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To the Editor:
—I presume you have read some of the recent articles in the St. Louis Star, exposing the existence of the "Medical Diploma Mill" and the fraudulent purveyors of fake high school credits. The medical men of Missouri, of course, like all decent men everywhere, are ready to do all they can to help bring criminals of whatever sort to justice. But is this paper's thinly veiled attitude of unfriendliness toward the regular medical profession necessary to rid the state of these shrewd rascals? It is demanding loudly and persistently that the medical profession reform itself.Now let us go back a year or two. When the Missouri legislature was in session in 1922, a bill was introduced for the purpose of lowering the standard of medical education in Missouri. This proposed bill was to open the way by which untrained men could with much less difficulty obtain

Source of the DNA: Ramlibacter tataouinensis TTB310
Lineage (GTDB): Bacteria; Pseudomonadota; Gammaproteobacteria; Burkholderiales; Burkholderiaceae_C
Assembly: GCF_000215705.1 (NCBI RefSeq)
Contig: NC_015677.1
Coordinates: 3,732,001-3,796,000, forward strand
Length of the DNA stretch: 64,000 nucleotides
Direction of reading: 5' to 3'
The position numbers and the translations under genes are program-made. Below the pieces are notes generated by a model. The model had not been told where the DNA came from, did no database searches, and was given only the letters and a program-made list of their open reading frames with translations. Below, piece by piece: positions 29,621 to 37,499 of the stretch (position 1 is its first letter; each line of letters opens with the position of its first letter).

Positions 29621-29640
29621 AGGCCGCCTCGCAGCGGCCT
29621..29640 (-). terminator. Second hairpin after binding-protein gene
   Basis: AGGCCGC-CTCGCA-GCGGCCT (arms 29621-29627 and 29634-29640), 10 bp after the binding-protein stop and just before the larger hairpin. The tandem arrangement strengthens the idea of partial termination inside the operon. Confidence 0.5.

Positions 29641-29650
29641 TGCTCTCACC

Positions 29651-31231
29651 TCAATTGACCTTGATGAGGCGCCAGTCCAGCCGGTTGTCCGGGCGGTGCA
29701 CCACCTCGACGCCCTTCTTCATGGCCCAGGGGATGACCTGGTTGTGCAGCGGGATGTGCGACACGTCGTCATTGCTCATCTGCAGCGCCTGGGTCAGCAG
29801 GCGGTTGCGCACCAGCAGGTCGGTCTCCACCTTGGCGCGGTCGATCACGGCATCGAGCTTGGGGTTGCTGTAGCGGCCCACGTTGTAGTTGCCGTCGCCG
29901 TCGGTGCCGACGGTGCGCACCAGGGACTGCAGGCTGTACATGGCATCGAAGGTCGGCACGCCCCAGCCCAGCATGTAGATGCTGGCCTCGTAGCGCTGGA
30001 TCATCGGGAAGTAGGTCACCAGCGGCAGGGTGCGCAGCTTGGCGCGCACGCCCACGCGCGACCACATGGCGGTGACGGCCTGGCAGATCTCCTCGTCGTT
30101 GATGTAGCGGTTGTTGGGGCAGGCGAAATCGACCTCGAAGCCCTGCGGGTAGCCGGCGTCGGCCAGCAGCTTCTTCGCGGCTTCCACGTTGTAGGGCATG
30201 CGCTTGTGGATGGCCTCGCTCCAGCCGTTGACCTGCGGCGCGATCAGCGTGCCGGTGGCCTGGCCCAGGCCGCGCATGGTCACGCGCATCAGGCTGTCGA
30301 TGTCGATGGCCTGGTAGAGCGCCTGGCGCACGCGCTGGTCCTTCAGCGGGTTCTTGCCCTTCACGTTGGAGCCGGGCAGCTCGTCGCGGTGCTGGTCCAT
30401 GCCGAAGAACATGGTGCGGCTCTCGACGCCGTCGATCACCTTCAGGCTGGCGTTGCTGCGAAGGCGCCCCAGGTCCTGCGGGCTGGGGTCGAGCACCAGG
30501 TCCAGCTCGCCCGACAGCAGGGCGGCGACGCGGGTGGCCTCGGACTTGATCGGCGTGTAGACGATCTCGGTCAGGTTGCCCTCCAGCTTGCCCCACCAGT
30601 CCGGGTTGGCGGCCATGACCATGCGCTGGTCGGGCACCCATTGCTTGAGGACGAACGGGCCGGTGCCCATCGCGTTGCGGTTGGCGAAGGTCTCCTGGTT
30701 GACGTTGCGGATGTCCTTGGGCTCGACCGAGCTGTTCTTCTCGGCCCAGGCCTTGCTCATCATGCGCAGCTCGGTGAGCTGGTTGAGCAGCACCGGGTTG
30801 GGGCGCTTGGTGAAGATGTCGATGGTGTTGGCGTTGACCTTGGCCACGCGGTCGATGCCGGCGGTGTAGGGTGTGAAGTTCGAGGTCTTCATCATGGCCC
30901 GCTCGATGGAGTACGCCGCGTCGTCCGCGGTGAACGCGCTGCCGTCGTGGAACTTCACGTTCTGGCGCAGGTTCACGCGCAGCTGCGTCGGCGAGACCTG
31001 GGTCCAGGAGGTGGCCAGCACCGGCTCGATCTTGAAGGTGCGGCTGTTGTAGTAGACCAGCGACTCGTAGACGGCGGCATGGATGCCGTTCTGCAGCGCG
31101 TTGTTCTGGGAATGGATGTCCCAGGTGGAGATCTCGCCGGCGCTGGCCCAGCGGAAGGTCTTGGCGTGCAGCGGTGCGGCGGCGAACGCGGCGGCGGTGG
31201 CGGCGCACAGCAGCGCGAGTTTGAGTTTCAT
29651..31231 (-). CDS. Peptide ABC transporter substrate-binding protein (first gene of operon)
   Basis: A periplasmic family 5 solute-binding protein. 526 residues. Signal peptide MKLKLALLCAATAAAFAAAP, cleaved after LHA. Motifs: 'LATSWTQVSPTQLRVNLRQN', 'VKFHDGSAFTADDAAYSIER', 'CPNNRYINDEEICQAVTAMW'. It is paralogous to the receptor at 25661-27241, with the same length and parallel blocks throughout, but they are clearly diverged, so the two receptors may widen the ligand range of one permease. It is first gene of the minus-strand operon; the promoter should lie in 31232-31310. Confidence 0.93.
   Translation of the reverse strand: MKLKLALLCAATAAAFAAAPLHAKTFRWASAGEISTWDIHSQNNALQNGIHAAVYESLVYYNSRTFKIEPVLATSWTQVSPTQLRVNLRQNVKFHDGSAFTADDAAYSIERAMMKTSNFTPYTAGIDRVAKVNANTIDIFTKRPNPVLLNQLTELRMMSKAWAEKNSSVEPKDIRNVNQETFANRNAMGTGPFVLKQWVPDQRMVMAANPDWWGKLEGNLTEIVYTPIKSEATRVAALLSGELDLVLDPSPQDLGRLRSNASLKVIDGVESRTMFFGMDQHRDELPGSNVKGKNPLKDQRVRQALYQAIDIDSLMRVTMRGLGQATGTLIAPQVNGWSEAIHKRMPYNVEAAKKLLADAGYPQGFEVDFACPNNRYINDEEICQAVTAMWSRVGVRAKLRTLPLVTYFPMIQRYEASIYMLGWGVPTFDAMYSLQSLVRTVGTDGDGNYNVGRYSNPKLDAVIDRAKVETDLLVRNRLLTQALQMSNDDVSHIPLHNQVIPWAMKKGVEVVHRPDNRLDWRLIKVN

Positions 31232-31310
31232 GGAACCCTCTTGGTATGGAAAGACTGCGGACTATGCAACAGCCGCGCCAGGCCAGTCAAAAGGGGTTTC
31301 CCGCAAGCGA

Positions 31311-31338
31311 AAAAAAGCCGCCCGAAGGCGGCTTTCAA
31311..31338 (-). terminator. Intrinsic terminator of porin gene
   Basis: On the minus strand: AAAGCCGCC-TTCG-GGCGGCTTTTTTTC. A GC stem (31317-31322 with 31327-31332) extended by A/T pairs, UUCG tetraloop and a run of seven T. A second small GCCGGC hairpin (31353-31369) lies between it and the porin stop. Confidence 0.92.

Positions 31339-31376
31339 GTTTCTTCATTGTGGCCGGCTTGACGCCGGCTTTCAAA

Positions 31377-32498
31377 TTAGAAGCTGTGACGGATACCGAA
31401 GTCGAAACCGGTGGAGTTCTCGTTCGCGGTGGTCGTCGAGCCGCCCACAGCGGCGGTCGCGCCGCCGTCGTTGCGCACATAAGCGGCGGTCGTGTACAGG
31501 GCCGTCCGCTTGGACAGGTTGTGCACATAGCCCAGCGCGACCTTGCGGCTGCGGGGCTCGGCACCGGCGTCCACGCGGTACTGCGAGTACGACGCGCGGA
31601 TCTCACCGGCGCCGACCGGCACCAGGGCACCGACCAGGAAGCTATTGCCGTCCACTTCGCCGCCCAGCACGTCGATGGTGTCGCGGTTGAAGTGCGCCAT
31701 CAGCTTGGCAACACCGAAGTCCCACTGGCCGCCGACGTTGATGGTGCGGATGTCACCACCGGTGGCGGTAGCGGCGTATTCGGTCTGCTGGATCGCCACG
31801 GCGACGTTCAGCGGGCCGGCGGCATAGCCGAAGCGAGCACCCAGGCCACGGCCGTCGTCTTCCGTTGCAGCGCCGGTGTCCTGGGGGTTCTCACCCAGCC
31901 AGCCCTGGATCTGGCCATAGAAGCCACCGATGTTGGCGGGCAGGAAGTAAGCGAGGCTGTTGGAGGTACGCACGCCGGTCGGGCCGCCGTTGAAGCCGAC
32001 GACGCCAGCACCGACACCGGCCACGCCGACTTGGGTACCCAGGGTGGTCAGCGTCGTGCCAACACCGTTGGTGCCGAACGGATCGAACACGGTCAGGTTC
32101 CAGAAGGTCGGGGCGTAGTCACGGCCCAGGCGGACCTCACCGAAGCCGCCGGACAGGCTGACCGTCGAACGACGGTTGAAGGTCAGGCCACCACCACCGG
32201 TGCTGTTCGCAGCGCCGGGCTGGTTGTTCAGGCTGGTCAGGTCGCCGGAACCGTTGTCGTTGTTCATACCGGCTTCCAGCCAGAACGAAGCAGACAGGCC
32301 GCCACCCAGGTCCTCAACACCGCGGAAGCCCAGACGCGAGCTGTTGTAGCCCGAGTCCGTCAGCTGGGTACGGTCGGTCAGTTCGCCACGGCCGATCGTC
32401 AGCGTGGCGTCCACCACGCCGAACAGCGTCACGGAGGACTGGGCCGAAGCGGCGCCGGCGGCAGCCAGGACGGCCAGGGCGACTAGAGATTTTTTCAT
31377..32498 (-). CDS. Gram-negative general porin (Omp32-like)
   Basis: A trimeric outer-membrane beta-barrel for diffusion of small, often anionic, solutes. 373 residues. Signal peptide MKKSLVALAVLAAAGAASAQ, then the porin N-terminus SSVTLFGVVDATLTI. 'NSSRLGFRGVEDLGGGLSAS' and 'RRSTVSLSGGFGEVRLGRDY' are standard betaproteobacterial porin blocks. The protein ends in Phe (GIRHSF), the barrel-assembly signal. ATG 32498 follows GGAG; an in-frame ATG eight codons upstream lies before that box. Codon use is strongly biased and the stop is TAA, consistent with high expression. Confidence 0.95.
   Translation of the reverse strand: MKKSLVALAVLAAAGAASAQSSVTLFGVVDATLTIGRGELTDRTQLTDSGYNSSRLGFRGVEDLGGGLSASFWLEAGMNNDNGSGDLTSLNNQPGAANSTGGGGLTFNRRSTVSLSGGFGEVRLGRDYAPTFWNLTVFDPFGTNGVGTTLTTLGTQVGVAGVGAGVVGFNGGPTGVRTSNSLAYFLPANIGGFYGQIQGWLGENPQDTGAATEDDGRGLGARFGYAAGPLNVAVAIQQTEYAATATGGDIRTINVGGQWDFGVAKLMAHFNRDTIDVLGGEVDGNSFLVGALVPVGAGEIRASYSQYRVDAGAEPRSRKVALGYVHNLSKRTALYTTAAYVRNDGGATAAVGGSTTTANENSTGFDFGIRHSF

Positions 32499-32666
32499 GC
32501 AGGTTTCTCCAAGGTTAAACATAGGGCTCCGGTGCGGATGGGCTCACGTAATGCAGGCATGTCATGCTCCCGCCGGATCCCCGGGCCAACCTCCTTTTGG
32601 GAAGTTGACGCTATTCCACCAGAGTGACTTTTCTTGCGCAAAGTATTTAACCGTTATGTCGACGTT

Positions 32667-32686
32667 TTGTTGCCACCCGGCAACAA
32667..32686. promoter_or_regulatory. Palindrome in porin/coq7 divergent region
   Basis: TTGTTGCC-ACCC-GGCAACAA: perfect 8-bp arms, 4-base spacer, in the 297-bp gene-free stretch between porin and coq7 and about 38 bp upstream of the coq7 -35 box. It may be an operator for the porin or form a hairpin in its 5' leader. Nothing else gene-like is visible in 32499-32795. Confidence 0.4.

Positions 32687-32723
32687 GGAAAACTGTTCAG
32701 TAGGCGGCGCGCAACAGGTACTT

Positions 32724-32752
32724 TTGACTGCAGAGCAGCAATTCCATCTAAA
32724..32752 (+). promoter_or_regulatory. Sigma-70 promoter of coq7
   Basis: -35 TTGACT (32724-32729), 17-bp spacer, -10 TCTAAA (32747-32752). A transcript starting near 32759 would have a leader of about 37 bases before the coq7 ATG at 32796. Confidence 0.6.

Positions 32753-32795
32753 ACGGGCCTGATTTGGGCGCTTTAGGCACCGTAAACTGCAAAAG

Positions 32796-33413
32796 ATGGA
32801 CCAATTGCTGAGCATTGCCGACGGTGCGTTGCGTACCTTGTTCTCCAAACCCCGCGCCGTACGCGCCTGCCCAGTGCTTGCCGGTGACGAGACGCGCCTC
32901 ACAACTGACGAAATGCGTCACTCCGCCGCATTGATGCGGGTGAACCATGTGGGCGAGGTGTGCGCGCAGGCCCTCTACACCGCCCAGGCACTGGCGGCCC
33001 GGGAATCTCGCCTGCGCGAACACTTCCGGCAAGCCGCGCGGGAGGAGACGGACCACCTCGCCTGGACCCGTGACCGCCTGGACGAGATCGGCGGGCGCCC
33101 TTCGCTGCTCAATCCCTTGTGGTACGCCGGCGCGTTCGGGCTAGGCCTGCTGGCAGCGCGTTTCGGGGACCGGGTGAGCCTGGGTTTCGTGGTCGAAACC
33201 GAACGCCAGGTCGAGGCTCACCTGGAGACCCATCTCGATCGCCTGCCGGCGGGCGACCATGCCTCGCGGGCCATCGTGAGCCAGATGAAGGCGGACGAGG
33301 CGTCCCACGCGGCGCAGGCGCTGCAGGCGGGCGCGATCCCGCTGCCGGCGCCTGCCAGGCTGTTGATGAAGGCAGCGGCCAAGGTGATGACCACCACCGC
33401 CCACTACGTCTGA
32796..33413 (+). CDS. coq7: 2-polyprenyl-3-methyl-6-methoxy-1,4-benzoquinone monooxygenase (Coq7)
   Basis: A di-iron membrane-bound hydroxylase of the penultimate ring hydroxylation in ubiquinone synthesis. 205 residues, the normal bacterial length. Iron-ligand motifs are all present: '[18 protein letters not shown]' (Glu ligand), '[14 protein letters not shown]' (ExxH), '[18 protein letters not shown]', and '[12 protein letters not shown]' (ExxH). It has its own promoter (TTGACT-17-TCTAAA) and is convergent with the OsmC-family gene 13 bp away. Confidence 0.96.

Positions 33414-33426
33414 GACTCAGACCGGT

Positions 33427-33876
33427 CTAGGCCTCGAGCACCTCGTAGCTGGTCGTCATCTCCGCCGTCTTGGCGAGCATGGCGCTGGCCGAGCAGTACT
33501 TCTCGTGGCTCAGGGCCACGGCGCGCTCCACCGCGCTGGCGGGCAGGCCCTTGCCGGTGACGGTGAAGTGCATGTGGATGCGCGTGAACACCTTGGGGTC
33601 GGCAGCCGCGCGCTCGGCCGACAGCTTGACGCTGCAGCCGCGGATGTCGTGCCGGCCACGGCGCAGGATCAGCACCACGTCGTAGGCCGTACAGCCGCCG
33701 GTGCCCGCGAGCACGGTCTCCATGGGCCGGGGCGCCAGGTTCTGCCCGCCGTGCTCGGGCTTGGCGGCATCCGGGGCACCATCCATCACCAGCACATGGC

Smith LL. PRACTICE OF MEDICINE AND THE PRESS. JAMA. 1923;81(19):1627. doi:10.1001/jama.1923.02650190057030